What Is Intersectional Feminism?

If you follow activist accounts on Instagram or have been reading those opinion pieces on Buzzfeed lately, you may have been confronted with term “intersectional feminism.” We know, feminism is a heavy one already, and now we have to add another complex word to it? But once you learn the correct definition, you’ll realise it’s just as simple as the true (and only) meaning of feminism: equality for all. So let’s break it down and make it easier to digest.

Intersectionality is a concept introduced to feminist theory by Kimberlé Crenshaw, a civil rights advocate and leading scholar of critical race theory. Crenshaw wrote a paper in 1989 in which she first proposed the term. In her essay, she analysed black feminism and its differences with mainstream (or white) feminism, arguing that the experiences of black women cannot be studied as being black and being a woman independently. Rather, those identities often intersect with each other to form unique experiences.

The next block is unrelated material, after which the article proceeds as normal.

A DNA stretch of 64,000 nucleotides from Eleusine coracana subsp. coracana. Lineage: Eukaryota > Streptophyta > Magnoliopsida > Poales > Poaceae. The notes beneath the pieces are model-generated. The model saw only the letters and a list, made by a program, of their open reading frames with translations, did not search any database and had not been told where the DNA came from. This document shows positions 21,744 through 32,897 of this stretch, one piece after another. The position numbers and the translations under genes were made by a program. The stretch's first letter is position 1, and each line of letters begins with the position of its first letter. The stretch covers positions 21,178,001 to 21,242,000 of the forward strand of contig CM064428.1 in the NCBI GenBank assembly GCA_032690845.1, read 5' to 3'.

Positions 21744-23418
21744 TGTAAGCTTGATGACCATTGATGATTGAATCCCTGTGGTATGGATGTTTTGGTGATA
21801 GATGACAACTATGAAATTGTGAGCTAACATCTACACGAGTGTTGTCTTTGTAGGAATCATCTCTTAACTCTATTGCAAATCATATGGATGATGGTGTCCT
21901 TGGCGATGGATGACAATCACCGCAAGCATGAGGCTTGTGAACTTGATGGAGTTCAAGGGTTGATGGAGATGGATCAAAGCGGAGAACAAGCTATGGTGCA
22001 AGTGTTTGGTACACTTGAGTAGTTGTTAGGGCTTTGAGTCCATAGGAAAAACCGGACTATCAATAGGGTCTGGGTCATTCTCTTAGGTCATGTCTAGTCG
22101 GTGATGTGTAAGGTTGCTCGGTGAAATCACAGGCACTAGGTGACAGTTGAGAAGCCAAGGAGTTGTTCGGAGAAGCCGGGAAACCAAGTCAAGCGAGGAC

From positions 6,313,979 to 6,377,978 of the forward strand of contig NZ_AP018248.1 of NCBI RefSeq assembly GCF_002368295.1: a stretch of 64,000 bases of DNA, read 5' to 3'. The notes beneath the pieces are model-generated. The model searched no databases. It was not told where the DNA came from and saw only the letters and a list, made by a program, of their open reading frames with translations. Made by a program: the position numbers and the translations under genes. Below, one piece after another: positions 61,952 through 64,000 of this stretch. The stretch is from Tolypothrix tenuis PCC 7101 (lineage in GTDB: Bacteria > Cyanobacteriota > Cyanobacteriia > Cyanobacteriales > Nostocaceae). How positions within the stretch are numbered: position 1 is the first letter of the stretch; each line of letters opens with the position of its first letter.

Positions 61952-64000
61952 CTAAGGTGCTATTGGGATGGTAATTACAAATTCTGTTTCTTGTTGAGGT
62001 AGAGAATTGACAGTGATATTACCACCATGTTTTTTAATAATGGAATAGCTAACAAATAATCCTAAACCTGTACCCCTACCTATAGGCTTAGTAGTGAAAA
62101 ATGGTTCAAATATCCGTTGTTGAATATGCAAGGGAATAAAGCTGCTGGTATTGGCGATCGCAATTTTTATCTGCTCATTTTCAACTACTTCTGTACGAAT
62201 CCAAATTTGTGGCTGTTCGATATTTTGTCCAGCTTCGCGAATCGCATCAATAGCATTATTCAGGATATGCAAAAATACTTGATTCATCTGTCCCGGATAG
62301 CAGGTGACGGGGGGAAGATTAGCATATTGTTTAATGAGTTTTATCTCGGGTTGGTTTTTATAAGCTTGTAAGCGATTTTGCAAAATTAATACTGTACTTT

Now, in feminist discourse, the various parts of our identities are considered because we may experience privilege or oppression due to these varying factors. For example, while someone may encounter straight privilege as a heterosexual individual, they may face caste oppression as a member of a scheduled caste, scheduled tribe, or backward caste.

It’s important to take these differing characteristics into account because not everyone goes through life in the same way just because they fit into one “category” as such. When we better recognise these intersections, we’re also better equipped to create policies and campaigns that specifically target critical, distinct oppressions.

And so, consider that everyone’s lives are layered, multi-dimensional reflections of society and observe the ways in which seemingly separate identities interact with each other to form a different kind of marginalisation. This is how we can create a reality where we can target disenfranchisement in more accurate ways, building a more equitable status quo.

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